After you pick your protein rich foods, decide on recipes or quick prep meals. You might want to do this by determining what perishable foods you have on hand and need to use. So, let’s say you have mushrooms in the refrigerator and chicken defrosting. If you don’t feel like eating chicken Marsala but you aren’t sure what else you can make with a little flavor, type these words in Google to get other meal ideas “chicken, mushrooms, recipe, quick, easy.” (Also check out Cookinglight.com’s “5 Ingredient Cookbook, Fresh Food Fast”)

After determining which meals you are eating each day of the week, write a shopping list by figuring out any extras you may need to buy and what staple foods you are out of. Be flexible with your list depending on the season and sale prices. Shopping in season often means you will not only get the best looking produce but you will save money too. So for instance, if your recipe calls for sweet potatoes but butternut squash is a steal – go for the squash.  When you make your shopping list, you can do it on an app, in the notes section on your phone, or the old fashioned way with pen and paper. I make mine in the order of the grocery store I am shopping in so I can cross items off one by one without having to scan the entire list to make sure I’m not forgetting something before I move onto the next section of the store.

If the weekly circular tempts you with sugary cereals, cookies and candies on sale, don’t pick it up. You won’t miss out on a bargain because you’ll figure out which healthy foods are on sale when you look for the items on your list – all stores flag these items for you.

Quick sample meal ideas:

  • Rotisserie chicken, 10 minute brown rice (or thawed and microwave brown rice from your freezer), frozen veggies
  • Rotisserie chicken wraps with hummus (spread the hummus on first) and any crunch veggies you desire (shopped carrots, cucumbers etc.)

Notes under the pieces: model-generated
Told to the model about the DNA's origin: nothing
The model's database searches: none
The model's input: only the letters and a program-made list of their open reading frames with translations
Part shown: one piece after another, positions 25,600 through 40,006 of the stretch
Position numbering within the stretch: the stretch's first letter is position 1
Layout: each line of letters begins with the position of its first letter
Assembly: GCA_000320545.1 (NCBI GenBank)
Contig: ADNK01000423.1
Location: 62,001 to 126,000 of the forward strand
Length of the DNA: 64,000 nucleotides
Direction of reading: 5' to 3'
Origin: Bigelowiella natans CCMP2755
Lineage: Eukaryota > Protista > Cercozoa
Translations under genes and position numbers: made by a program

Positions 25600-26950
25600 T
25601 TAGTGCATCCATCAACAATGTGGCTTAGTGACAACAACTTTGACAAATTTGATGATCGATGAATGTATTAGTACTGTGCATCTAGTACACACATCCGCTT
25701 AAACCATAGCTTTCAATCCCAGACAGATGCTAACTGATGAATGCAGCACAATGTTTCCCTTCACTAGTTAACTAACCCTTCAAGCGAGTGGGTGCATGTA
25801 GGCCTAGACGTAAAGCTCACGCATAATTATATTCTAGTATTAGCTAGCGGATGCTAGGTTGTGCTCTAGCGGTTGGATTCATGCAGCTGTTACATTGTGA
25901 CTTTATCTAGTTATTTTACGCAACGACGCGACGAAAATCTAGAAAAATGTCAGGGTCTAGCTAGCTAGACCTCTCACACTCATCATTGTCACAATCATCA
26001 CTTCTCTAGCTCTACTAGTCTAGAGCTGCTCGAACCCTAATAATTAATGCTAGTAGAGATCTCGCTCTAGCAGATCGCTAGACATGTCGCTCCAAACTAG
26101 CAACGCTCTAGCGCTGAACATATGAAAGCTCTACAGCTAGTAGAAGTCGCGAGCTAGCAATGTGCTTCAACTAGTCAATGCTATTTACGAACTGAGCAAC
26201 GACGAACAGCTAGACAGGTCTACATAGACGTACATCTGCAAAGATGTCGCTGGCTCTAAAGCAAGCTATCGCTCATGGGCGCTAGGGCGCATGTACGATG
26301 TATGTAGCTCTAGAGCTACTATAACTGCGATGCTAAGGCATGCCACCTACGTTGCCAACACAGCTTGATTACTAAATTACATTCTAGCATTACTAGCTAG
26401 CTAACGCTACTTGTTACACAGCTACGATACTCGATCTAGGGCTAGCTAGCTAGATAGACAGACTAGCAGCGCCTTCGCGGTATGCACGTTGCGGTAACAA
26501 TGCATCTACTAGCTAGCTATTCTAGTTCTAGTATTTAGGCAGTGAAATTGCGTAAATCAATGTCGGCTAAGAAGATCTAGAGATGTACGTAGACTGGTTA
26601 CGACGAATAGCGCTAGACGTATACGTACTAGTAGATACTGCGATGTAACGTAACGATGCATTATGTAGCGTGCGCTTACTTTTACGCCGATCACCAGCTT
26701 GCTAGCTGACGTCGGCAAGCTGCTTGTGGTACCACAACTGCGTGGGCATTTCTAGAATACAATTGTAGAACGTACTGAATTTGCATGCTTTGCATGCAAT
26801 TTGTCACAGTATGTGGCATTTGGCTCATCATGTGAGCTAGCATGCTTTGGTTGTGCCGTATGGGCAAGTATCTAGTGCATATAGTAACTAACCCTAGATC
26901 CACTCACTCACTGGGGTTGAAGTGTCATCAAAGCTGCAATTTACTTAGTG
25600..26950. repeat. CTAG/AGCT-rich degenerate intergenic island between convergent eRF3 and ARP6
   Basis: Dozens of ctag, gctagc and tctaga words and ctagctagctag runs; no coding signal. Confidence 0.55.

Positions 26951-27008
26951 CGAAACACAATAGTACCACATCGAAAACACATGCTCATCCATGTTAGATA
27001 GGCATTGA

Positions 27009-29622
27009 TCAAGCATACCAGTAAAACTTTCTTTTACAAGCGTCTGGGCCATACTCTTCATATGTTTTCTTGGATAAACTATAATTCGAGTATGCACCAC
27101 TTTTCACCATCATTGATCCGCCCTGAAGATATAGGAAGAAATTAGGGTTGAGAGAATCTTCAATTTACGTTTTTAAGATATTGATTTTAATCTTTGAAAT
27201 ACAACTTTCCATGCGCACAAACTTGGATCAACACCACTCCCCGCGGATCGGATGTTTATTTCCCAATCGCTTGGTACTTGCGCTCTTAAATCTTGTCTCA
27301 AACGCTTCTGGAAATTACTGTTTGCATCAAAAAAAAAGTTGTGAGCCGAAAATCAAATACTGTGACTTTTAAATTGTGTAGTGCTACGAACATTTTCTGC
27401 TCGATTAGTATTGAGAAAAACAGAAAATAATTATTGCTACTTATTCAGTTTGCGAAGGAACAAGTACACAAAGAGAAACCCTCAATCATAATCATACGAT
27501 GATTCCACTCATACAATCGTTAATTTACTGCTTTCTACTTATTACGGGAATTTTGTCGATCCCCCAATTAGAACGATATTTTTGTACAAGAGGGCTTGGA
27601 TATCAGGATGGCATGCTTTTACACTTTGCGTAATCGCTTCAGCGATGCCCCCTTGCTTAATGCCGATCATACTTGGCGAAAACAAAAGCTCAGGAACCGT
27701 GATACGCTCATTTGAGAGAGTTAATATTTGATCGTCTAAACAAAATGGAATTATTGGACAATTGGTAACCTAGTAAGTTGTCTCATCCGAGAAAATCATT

• Whole-wheat pasta, spaghetti sauce and frozen turkey meatballs with added veggies such as cooked (or steamed) mushrooms, squash, zucchini
  • Whole wheat pasta, canned tuna, light cream of mushroom soup (either made into a casserole and baked along with frozen peas, ½ cup milk and chopped onions at 400ºF for 20 minutes or you can heat up the soup and mix the ingredients together and eat it.
  • Canned tuna, light mayo, chopped celery and onions for a tuna sandwich.
  • Grilled salmon drizzled with lemon, asparagus and a sweet potato.

4 – Storing and Packing

You can freeze almost any food and reheat it easily. Even brown rice – just cook it, let it cool completely and portion it into zip-loc bags (make sure no air is in the bag) for later. Two important things to remember when freezing foods – freeze them in airtight containers and label them so you know what you made and when it was frozen. The longer you leave food in the freezer the greater the likelihood of texture and taste changes over time (sometimes resulting in freezer burn). Foods that freeze well include:

  • Breads
  • Canned foods (once out of the can of course)
  • Casseroles (keep in mind that mayonnaise and other cream sauces do not freeze well)
  • Egg whites (raw)
  • Grains, cooked
  • Granola (homemade or store bought)
  • Herbs, fresh
  • Nuts, seeds (these should not be kept opened on shelves for long periods of time as they can go rancid)
  • Cheese – some types freeze better than others
  • Fish, poultry, meat (raw meat and poultry freezes better than cooked meat and poultry because of moisture lost during cooking).